The most sweeping tax reform in over 30 years, the Tax Cuts and Jobs Act (TCJA) brings a lot of changes for businesses. If you run a business, you’ve probably been making quarterly payments on your 2018 income tax bill already, but you may not realize the whole scope of the changes until you file your 2018 return at the beginning of next year. To help you prepare, here’s a look at some of the most significant changes.
Lower Corporate Tax Rate
The new tax laws drop the corporate tax rate to 21%. Previously, the tax rate was anywhere from 25% to 38% depending on your corporate tax bracket, and corporations with income between $0 and $50,000 only had to pay 15% in corporate income tax. Theoretically, if your corporation is in that income range, your corporate tax bill may increase. However, hardly any businesses fall in that category. In the past, most corporations paid 35% in federal income tax, and the new rate has the power to save them a lot of money.
Elimination of the Corporate Alternative Minimum Tax
As a bonus, c-corporations no longer have to worry about the alternative minimum tax (AMT). By extension, the cash value in permanent corporate-owned life insurance policies and death benefits are no longer taxable. Under the old rules, these items sometimes ended up being taxed when they were taken into account to calculate corporate AMT.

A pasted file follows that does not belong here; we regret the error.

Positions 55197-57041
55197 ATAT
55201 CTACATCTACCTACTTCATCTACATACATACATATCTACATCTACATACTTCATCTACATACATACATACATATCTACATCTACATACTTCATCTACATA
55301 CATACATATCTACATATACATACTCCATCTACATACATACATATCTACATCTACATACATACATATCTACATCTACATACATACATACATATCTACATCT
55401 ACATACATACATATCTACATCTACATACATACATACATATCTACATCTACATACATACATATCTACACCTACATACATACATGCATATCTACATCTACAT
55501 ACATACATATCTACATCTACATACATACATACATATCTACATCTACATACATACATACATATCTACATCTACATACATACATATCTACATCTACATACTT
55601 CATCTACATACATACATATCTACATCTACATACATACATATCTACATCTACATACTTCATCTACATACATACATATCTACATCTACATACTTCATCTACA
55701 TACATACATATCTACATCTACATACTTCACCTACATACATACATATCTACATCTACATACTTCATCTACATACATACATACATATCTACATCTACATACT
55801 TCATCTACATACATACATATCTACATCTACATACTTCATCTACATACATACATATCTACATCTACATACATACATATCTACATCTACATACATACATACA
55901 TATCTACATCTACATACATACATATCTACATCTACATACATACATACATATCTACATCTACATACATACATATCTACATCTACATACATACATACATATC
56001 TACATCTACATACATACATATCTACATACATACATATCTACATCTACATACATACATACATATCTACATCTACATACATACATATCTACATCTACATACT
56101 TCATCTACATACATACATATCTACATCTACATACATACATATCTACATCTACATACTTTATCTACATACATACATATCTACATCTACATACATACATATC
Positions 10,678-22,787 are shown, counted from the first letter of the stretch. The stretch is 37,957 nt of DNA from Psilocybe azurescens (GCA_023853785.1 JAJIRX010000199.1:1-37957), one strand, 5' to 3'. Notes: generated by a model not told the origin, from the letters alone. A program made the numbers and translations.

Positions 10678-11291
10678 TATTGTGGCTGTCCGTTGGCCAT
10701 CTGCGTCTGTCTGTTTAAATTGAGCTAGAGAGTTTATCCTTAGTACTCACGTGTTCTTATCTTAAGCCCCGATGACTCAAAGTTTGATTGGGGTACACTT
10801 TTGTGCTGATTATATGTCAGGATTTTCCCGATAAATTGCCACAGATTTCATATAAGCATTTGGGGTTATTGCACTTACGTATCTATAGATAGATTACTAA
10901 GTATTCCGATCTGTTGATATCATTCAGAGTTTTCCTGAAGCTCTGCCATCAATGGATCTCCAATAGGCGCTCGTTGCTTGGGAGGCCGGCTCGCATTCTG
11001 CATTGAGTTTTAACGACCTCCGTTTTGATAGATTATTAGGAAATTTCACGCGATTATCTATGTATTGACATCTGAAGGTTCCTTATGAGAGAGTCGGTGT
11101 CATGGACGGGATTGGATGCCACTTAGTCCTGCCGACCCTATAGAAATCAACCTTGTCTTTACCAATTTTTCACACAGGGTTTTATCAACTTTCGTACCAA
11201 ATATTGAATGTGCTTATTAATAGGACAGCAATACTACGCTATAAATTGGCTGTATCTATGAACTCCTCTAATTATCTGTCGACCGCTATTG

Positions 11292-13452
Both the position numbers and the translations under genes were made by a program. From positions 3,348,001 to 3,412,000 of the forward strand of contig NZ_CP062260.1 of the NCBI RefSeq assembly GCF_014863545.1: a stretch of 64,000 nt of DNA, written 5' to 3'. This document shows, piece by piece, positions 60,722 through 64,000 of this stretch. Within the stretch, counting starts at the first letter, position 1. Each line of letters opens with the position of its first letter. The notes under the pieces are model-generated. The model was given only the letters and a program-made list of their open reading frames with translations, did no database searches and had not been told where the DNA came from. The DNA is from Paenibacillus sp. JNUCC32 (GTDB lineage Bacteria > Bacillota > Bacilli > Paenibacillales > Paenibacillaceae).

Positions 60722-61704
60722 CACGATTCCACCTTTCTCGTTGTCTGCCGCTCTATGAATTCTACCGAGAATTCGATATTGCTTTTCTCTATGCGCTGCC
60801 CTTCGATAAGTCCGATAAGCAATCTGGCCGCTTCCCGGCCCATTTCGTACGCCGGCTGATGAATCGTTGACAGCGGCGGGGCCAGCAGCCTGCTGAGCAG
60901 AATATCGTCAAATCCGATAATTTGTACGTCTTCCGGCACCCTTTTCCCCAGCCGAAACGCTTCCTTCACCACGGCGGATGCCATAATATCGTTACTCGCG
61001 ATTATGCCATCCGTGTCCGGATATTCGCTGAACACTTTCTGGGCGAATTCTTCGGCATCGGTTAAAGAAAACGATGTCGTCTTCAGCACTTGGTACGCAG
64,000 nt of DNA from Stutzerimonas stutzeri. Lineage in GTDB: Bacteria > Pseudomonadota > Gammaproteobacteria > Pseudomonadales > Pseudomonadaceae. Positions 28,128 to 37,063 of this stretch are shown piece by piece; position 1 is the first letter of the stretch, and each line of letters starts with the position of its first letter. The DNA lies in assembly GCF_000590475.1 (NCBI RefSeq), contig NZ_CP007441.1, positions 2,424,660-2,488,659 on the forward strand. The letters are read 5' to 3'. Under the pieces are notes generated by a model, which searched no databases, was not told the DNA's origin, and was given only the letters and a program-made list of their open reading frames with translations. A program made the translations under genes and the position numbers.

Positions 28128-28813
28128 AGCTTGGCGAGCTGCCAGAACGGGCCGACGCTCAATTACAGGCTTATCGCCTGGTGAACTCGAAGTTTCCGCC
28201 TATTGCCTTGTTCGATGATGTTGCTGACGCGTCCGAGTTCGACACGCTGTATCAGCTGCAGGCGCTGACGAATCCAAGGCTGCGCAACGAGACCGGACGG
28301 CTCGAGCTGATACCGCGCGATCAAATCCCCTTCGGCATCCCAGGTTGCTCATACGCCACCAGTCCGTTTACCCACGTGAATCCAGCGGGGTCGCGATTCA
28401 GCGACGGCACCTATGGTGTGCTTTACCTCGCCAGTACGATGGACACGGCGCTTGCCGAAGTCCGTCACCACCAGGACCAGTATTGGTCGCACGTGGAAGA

Wider Availability of Cash-Basis Accounting
In 2017, if your business had over $5 million in gross receipts, you had to use the accrual method of accounting. It was also true if your business stocked inventory to sell and it had over 1 million in gross receipts. Under the TCJA, you don’t have to use the accrual method unless your gross receipts are more than $25 million annually. C-corporations and partnerships with gross receipts under this threshold can opt to use the cash basis of accounting.
Additionally, if you wanted to use the cash method in the past, you had to average sales for every year after 1985. Now, you have to take into account the last three years. The benefit to this shift is that you can defer income. Under the accrual method, you have to account for revenue before you receive it, and as a result, you may end up owing income tax on revenue you haven’t collected. But if you switch to the cash method, you don’t have to report any income until it’s in hand.